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Character Analysis ELA7R1 The student demonstrates comprehension and shows evidence of a warranted and responsible explanation of a variety of literary.

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Presentation on theme: "Character Analysis ELA7R1 The student demonstrates comprehension and shows evidence of a warranted and responsible explanation of a variety of literary."— Presentation transcript:

1 Character Analysis ELA7R1 The student demonstrates comprehension and shows evidence of a warranted and responsible explanation of a variety of literary and informational texts. For literary texts, the student identifies the characteristics of various genres and produces evidence of reading that: f. Analyzes characterization (dynamic and static) in prose and plays as delineated through a character’s thoughts, words, speech patterns, and actions; the narrator’s description; and the thoughts, words, and actions of other characters.

2 Character Analysis

3 Traits Motivation Conflict Think about the following... Point of view4.What unique perspective does this character have on what is happening in the story? What problems does this character have to face? Why does this character act the way that he or she does? What makes this character unique?

4 Guided Practice with Character Analysis Read the passage below and answer the questions that follow. Her sister, Miss Watson, a tolerable slim old maid, with goggles on, had just come to live with her, and took a set at me now with a spelling-book. She worked me middling hard for about an hour, and then the widow made her ease up. I couldn't stood it much longer. Then for an hour it was deadly dull, and I was fidgety. Miss Watson would say, "Don’t put your feet up there, Huckleberry;" and "Don’t scrunch up like that, Huckleberry -- set up straight;” and pretty soon she would say, "Don't gap and stretch like that, Huckleberry -- why don't you try to be-have?" Then she told me all about the bad place, and I said I wished I was there. She got mad then, but I didn't mean no harm. Excerpt from The Adventures of Huckleberry Finn by Mark Twain 1. Which of the following best describes Miss Watson? A. strict B. quiet C. anxious D. loving

5 Guided Practice with Character Analysis Read the passage below and answer the questions that follow. Her sister, Miss Watson, a tolerable slim old maid, with goggles on, had just come to live with her, and took a set at me now with a spelling-book. She worked me middling hard for about an hour, and then the widow made her ease up. I couldn't stood it much longer. Then for an hour it was deadly dull, and I was fidgety. Miss Watson would say, "Don’t put your feet up there, Huckleberry;" and "Don’t scrunch up like that, Huckleberry -- set up straight;” and pretty soon she would say, "Don't gap and stretch like that, Huckleberry -- why don't you try to be-have?" Then she told me all about the bad place, and I said I wished I was there. She got mad then, but I didn't mean no harm. Excerpt from The Adventures of Huckleberry Finn by Mark Twain 1. Which of the following best describes Miss Watson? A. strict B. quiet C. anxious D. loving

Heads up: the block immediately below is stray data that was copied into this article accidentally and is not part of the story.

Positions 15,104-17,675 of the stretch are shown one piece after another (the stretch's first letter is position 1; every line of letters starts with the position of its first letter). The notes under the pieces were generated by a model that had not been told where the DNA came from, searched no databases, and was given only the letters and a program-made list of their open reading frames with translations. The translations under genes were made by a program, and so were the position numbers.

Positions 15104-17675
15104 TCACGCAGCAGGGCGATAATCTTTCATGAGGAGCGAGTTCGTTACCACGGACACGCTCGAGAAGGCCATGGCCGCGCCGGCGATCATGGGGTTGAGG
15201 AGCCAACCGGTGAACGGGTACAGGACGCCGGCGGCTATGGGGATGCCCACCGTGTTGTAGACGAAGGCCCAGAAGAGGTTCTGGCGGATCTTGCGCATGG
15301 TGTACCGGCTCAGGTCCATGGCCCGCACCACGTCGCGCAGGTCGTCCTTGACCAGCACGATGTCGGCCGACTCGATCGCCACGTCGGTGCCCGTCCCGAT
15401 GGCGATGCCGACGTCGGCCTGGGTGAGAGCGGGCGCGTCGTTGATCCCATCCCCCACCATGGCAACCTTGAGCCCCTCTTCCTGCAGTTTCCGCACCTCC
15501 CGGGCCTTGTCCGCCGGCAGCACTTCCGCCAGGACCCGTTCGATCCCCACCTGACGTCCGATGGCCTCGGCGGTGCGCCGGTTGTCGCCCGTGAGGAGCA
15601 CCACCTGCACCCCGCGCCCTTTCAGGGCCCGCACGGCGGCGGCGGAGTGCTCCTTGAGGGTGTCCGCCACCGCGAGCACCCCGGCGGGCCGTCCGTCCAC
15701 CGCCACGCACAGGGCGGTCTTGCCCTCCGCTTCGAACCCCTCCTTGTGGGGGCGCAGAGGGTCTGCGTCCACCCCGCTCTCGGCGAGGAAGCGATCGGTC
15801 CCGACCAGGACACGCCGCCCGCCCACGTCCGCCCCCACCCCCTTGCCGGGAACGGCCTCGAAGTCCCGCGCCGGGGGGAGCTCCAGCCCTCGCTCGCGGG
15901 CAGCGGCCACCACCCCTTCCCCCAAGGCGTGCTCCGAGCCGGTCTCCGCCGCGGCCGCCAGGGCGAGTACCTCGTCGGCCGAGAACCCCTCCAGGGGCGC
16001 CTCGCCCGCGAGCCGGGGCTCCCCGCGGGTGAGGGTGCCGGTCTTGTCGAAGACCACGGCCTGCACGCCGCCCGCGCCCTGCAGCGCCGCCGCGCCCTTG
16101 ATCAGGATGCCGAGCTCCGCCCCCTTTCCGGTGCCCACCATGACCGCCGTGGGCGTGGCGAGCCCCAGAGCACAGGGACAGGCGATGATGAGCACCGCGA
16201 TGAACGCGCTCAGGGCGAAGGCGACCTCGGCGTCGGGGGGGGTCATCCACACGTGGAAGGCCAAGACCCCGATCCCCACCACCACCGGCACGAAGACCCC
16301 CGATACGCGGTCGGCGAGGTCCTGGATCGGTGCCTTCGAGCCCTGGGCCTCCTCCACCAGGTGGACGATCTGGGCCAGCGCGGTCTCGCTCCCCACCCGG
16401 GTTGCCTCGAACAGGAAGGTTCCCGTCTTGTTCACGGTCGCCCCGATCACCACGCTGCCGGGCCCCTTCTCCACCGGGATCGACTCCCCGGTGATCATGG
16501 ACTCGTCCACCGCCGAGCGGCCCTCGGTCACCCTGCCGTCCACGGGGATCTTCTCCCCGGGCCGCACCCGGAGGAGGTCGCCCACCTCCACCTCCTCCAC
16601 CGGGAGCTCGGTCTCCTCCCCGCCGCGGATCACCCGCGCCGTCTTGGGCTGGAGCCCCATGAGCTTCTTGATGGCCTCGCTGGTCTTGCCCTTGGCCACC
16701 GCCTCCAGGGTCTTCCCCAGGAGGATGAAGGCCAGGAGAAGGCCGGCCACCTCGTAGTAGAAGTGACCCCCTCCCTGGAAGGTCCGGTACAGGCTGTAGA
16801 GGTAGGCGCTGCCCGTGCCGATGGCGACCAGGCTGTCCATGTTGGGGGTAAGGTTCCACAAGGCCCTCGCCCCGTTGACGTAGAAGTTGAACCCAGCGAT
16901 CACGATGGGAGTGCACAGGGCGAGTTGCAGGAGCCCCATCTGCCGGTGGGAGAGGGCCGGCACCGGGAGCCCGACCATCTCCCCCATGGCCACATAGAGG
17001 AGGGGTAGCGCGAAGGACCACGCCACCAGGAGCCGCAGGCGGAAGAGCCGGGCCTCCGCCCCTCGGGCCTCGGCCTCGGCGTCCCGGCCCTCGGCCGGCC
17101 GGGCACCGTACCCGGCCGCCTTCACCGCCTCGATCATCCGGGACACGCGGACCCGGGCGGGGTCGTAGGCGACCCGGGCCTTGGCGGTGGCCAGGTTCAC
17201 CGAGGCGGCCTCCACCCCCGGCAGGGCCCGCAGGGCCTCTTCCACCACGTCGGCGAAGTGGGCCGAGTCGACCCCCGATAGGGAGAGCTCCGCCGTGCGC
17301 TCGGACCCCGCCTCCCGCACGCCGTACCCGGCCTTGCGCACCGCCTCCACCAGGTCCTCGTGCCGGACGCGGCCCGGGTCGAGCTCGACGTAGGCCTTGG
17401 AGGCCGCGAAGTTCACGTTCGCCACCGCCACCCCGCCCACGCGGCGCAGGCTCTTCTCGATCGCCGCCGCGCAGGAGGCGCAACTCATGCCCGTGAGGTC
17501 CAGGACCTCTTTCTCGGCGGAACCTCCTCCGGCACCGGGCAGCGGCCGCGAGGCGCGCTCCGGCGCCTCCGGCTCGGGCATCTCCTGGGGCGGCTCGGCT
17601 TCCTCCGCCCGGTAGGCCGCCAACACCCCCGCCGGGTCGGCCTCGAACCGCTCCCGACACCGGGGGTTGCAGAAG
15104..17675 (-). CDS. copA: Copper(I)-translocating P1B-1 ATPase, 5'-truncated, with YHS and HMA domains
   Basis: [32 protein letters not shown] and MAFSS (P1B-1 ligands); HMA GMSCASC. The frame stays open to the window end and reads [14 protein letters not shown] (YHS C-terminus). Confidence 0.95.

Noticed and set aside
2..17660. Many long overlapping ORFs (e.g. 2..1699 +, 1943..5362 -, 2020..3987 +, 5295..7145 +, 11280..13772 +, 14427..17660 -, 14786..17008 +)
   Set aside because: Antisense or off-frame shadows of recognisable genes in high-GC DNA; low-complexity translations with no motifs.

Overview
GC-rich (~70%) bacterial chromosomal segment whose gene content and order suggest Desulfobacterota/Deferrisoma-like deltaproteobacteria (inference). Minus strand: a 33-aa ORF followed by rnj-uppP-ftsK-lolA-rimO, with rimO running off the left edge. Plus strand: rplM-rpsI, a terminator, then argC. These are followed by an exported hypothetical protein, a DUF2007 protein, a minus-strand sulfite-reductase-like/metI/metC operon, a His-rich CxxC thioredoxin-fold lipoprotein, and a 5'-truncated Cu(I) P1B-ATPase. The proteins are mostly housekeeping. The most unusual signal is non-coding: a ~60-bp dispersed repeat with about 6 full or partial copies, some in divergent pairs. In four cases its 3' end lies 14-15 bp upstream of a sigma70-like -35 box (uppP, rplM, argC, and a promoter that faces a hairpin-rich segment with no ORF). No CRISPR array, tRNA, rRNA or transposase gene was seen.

6 Guided Practice with Character Analysis Read the passage below and answer the questions that follow. Her sister, Miss Watson, a tolerable slim old maid, with goggles on, had just come to live with her, and took a set at me now with a spelling-book. She worked me middling hard for about an hour, and then the widow made her ease up. I couldn't stood it much longer. Then for an hour it was deadly dull, and I was fidgety. Miss Watson would say, "Don’t put your feet up there, Huckleberry;" and "Don’t scrunch up like that, Huckleberry -- set up straight;” and pretty soon she would say, "Don't gap and stretch like that, Huckleberry -- why don't you try to be-have?" Then she told me all about the bad place, and I said I wished I was there. She got mad then, but I didn't mean no harm. Excerpt from The Adventures of Huckleberry Finn by Mark Twain 2. The reader can tell that Huckleberry is... A. afraid of Miss Watson B. eager to learn to spell C. not interested in his lessons D. trying hard to please Miss Watson

7 Guided Practice with Character Analysis Read the passage below and answer the questions that follow. Her sister, Miss Watson, a tolerable slim old maid, with goggles on, had just come to live with her, and took a set at me now with a spelling-book. She worked me middling hard for about an hour, and then the widow made her ease up. I couldn't stood it much longer. Then for an hour it was deadly dull, and I was fidgety. Miss Watson would say, "Don’t put your feet up there, Huckleberry;" and "Don’t scrunch up like that, Huckleberry -- set up straight;” and pretty soon she would say, "Don't gap and stretch like that, Huckleberry -- why don't you try to be-have?" Then she told me all about the bad place, and I said I wished I was there. She got mad then, but I didn't mean no harm. Excerpt from The Adventures of Huckleberry Finn by Mark Twain 2. The reader can tell that Huckleberry is... A. afraid of Miss Watson B. eager to learn to spell C. not interested in his lessons D. trying hard to please Miss Watson

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